It really is just plain weird. The brain tells us something is blue. Yet the information it based this opinion on has nothing to do with “blue” – not even the abstract “real” representation of amplitudes and wave length. The eyes and the brain have its own way of “colorizing” our world. In the external world, blue is represented by that vibration deal. Internally – in your brain – blue is associated not with vibrations but some other poorly understood collection of lines, form, chemicals, tiny electric impulses and no doubt stuff like enzymes and ultimately DNA. Beats me.

Add the analog feature of our eyes and visual system. There is no such thing as one view of our surroundings. The eyes constantly receive new information. They react to the information in an eternal cycle of adjustments. Most of us have two eyes. Each eye receives a two dimensional view. The visual system combines the two dimensional views into a three dimensional view. Take that, you one-eyed, two dimensional cameras.

Think about it. Your tiny eyes have incomparable power and flexibility relative to any camera at any price and size. But accurate – don’t look for accuracy or “Truth” here. Sorry.

Fooled by your Brain

The brain does fix it all, in a manner of speech. It is in complete charge of our perceptions. It even adds a whole emotional dimension to the information from the eyes. Of course, the brain controls the eyes themselves, not to mention all of you. A regular control freak, your brain is. But whatever the brain decides to present to you is the truth Ralph Gibson Female Foreheadbecause you have no source for a second opinion.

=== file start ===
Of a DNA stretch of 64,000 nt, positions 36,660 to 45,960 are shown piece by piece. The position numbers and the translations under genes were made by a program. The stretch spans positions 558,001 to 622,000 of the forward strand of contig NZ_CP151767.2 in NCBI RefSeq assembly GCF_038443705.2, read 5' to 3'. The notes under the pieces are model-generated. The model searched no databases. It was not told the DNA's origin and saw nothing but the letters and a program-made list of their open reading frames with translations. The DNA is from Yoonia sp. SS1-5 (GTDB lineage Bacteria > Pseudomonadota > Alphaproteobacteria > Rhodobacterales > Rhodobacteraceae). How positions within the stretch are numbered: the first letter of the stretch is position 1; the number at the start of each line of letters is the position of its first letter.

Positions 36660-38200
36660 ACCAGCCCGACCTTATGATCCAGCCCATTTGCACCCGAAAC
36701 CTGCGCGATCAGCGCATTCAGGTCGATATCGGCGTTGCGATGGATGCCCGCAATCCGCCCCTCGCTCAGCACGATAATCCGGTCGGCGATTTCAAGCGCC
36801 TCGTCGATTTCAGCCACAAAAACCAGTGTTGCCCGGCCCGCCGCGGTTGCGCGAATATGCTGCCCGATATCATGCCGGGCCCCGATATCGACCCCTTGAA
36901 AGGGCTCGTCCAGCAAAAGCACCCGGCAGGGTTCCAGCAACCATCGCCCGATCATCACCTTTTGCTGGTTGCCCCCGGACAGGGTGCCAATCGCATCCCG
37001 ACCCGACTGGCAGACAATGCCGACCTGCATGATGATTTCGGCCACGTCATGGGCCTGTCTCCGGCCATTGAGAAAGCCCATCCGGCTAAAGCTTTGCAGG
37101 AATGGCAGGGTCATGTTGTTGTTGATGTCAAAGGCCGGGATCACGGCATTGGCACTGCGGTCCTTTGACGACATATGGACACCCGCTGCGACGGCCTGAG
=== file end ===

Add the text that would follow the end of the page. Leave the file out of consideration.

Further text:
The trouble is we don’t quite understand what our brain does with that relatively straight forward stream of distorted light entering the eyes. We can’t control the process. We do know that what we see is an interpretation created by the brain. What are the rules for this interpretation? Here you enter a real complex issue studied by many very clever people with lots of theories, some of which are contradictory.

One theory states that the brain creates an interpolated view that is based on incomplete information from the eyes. This, again, explains the visual illusions mentioned earlier. Manipulate the incomplete information reaching the brain and it makes predictably bad decisions. There are various theories how this interpretation works, such as the one claiming the brain uses the complex math of Bayesian science.Ralph Gibson Oily Hair